Twenty one feet is about three car parking spaces or the length of a slightly bigger than average room.   Most people feel safe with that much room between them and a stranger.   If an assailant starts at you full speed from that distance only the best trained top tier shooters in the world have a chance of presenting a pistol and firing two effective shots. And that is only if they have already decided to shoot;   the step in the OODA loop model which takes the longest to work through.   The Tueller drill is a perfect example of training designed to improve OODA loop decision making. By illustrating how close is too close and reinforcing the concept with dynamic training the students learn how to make the critical shoot don’t shoot decision faster based off legitimate state of the art training.

This is how the army would like to travel. This is the Jbad truck by-pass and is normally not too crowded.

Which brings us to ISAF convoys and machinegunners;   ISAF convoys over take civilian traffic and pass on coming civilian traffic as a matter of routine. Convoy gunners are responsible for recognizing potential threats, warning them to keep their distance, and firing on them when that warning is ignored. Although ISAF convoys are slow they will still close with on coming traffic at a rate of 60 feet per second which is 3.5 car lengths.   On a flat road with perfect visibility a convoy gunner has about 60 seconds – the time it takes a vehicle to reach him from just outside the max effective range of his machine gun – to determine if a vehicle is a threat.   There are very few places in Afghanistan with that much flat terrain – my guess would be that the average civilian car to ISAF convoy encounter is around 10 to 15 seconds long.   What do you think it would take to get your attention, have you orient your weapon, then make the critical friend or foe decision before firing into an oncoming car?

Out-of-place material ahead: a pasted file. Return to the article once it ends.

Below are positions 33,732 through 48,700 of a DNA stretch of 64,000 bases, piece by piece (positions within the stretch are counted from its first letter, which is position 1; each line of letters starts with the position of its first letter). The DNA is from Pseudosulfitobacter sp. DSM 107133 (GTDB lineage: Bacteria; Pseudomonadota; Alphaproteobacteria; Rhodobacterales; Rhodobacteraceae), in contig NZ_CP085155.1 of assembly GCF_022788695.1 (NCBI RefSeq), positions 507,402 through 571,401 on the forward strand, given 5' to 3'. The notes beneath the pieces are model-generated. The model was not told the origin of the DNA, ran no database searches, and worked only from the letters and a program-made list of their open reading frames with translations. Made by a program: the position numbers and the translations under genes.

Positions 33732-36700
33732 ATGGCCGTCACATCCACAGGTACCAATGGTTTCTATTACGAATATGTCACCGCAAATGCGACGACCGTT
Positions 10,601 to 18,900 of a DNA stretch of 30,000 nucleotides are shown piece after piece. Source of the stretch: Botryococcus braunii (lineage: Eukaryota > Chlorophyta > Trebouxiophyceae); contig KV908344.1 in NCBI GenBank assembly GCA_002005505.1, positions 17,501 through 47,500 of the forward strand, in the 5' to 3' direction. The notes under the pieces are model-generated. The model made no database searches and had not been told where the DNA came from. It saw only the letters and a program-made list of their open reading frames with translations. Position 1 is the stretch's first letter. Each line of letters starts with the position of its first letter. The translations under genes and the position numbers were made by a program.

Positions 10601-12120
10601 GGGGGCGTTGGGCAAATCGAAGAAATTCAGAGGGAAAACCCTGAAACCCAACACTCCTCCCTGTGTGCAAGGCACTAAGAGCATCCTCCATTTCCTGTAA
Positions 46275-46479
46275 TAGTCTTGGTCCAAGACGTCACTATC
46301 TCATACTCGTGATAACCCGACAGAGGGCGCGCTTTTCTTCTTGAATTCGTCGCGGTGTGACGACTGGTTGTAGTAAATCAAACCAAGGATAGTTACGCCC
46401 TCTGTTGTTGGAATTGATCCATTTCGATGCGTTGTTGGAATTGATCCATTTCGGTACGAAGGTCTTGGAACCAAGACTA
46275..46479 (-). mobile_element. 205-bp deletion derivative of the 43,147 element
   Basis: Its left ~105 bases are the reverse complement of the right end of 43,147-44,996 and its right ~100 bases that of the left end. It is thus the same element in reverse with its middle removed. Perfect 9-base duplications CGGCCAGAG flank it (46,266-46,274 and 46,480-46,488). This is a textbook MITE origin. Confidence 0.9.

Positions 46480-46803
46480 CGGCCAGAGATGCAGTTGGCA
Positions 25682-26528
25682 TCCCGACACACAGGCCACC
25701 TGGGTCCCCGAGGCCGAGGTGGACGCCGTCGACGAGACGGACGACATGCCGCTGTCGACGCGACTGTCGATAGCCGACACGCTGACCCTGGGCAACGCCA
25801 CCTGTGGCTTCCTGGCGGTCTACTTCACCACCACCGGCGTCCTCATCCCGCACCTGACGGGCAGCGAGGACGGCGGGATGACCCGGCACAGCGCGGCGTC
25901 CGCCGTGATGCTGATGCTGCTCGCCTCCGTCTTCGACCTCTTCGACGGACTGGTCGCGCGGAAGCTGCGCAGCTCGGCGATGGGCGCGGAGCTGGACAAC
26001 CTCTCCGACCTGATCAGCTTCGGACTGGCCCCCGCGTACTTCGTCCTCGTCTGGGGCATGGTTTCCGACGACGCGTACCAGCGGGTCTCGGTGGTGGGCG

Convoy’s could never keep vehicles from crowding in around them in urban areas. This is downtown Jalalabad and the soldiers in this convoy have been in country for months are relaxed.

To distinguish potential threats in the normal chaotic local traffic clutter requires gunners with enough knowledge to apply the rule of opposites. Suicide vehicle drivers tend to have a signature, they tend to behave erratically, and in order to detect one in time to warn and engage him you would have to detect him a long way off. If you think through this process – especially while driving so you can do a little real time war gaming – you will come to the same conclusion I have. And that is our counter VBIED measures will never work because it is not possible for a soldier to complete the OODA loop and reach an informed firing solution given the small amount of time, short distances, and number of innocent people who drive like lunatics in Afghanistan.   You cannot recognize a VBIED that fast – not possible – so why the hell are we still shooting 12 year old girls in this country?

7 Replies to “Collateral Damage”

  1. Outstanding, and just to continue the Boydism’s. If the Italians, or any military, become ‘closed systems’ they will sink into chaos and eventually die. Or so that is the idea behind why closed systems suck. lol The second law of thermodynamics comes up for that, and thanks to Boyd’s Destruction and Creation paper, it has become very clear to me the importance of understanding this to understand OODA. Are we defeating the enemy, when we allow these kinds of tactics to be used? Or are we becoming isolated further in the moral department? Are we becoming isolated by living out of FOBs? Are we becoming isolated mentally, when we don’t listen to the people or learn from the lessons of the past? Things to think about, and closed systems suck.
    Also, one of these days, I hope to hear the briefing from Chet Richards or an Osinga type briefing. One day…. Semper Fi Tim.


    Boyd divided warfare into three distinct elements: